The Best Exercises for PCOS - PERLA Health

Many women with PCOS (Polycystic Ovary Syndrome) who want to get rid of the bothersome symptoms — such as hirsutism, scalp hair loss, weight gain, acne, and irregular periods— or are trying to conceive have heard that physical activity might benefit them. But what types of exercise are best for PCOS?

Why Should You Exercise?

Exercise proves to be one of the best supportive options for the management of PCOS, and may help with reducing symptoms and restoring hormone balance and fertility.1 Regular exercise helps with insulin resistance in two ways: First, it can help with the reduction of belly fat, which is strongly associated with insulin resistance. 

Second, it can increase the body’s insulin sensitivity by regulating the expression of insulin signaling proteins in the skeletal muscle. The skeletal muscle takes in the bulk of glucose we ingest every meal. 2

It’s not much of a surprise that exercise has a powerful impact on your health, as it can prevent, improve, or even delay a range of medical conditions. In PCOS, it is not only able to help reduce symptoms, it can also lower your risk for complications such as issues to conceive, diabetes, metabolic syndrome, heart disease, sleep apnea, and mood disorders. 

Easier said than done

While it is easy to advocate for exercise, many people find it hard to exercise regularly. We are often too busy and just don’t have any time. The truth is, working out will always feel difficult. But with the proper mindset and approach, it is possible to turn it into a fun and instinctive habit.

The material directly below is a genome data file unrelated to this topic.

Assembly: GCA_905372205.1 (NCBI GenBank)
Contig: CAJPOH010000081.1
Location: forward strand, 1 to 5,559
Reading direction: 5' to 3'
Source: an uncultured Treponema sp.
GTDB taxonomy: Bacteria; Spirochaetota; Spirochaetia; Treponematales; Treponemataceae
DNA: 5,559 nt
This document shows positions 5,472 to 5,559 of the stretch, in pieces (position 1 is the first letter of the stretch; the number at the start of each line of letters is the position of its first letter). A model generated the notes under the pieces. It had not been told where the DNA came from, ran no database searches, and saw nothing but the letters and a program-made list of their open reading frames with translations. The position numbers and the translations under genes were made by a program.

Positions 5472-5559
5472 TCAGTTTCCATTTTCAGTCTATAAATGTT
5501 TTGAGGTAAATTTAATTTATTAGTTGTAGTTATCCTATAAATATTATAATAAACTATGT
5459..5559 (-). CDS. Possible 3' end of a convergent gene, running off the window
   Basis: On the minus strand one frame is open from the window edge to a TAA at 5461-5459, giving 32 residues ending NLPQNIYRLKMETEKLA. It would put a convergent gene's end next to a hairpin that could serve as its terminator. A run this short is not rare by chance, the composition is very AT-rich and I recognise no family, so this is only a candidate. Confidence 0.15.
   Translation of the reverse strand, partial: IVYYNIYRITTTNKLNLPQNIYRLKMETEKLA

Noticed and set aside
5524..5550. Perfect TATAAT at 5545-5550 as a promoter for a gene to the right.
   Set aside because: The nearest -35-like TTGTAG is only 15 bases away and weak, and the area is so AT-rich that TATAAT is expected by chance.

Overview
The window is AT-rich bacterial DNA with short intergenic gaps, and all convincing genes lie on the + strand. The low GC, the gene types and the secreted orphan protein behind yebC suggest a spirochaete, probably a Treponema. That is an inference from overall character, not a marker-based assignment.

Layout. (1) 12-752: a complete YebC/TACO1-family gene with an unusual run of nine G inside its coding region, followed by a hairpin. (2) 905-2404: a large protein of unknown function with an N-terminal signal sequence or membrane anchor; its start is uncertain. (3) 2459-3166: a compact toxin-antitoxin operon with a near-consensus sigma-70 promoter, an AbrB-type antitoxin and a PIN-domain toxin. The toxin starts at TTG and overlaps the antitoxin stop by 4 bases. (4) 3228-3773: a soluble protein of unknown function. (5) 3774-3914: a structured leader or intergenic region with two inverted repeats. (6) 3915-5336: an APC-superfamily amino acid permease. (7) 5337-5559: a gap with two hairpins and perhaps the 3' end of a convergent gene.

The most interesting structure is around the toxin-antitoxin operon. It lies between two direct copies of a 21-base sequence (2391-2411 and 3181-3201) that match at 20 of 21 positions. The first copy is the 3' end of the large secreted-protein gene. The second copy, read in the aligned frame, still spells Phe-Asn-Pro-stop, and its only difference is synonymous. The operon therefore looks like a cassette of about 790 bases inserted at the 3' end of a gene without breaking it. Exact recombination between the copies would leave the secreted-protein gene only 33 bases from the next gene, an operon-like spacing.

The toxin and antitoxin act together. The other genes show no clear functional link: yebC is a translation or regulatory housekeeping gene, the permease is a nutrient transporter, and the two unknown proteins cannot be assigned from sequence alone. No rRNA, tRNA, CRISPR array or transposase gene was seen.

Many people fail to stick with their fitness plan because they try to commit to an unsustainable exercise routine. The best types of exercises—with or without PCOS—is the one you enjoy and can stick with for the long haul. If you need help in starting an exercise plan, talk to your PCOS care team. You may even want to talk to a personal trainer trainer that has experience with working with women with PCOS, and see what they would recommend for you.

Exercise Types for PCOS

There is no one type of exercise that experts can agree on and recommend. Results from a recent meta-analysis suggest that vigorous-intensity exercise, at a minimum of 120 minutes per week, may offer the greatest improvements in terms of cardiorespiratory fitness, body composition, and insulin resistance. 3 

Another literature review of studies published in the journal of Medicine finds moderate evidence that aerobic exercise alone can impact body composition in women with PCOS.4

But whether you prefer swimming or doing HIIT workouts, a great body of studies agree on one thing: there is no sufficient evidence that a specific type of exercise is better than others.5 Any type of exercise helps with PCOS. Here are some types you should consider:

Aerobic Exercise

Aerobic exercises are activities that provide cardiovascular conditioning.6 Cardio exercise and aerobic exercise are often used interchangeably. While the words came from different origins, they are essentially the same and provide the same benefits. The process of increasing your breathing and heart rate improves physical fitness. Jogging, brisk walking, cycling, or using the elliptical trainer are types of aerobic exercises that can help with PCOS.

Strength Training

Strength training, also known as weight training, reduces fat tissue, and builds more muscle mass and bones. What’s good about strength training is your body burns more calories long after your workout is over, helping you maintain a healthy weight. When you have a higher muscle to fat ratio, your body can regulate insulin better.7 This type of pf exercise involves using weights, resistance bands, or your body weight to make your muscles work harder than usual.

High-Intensity Interval Training (HIIT)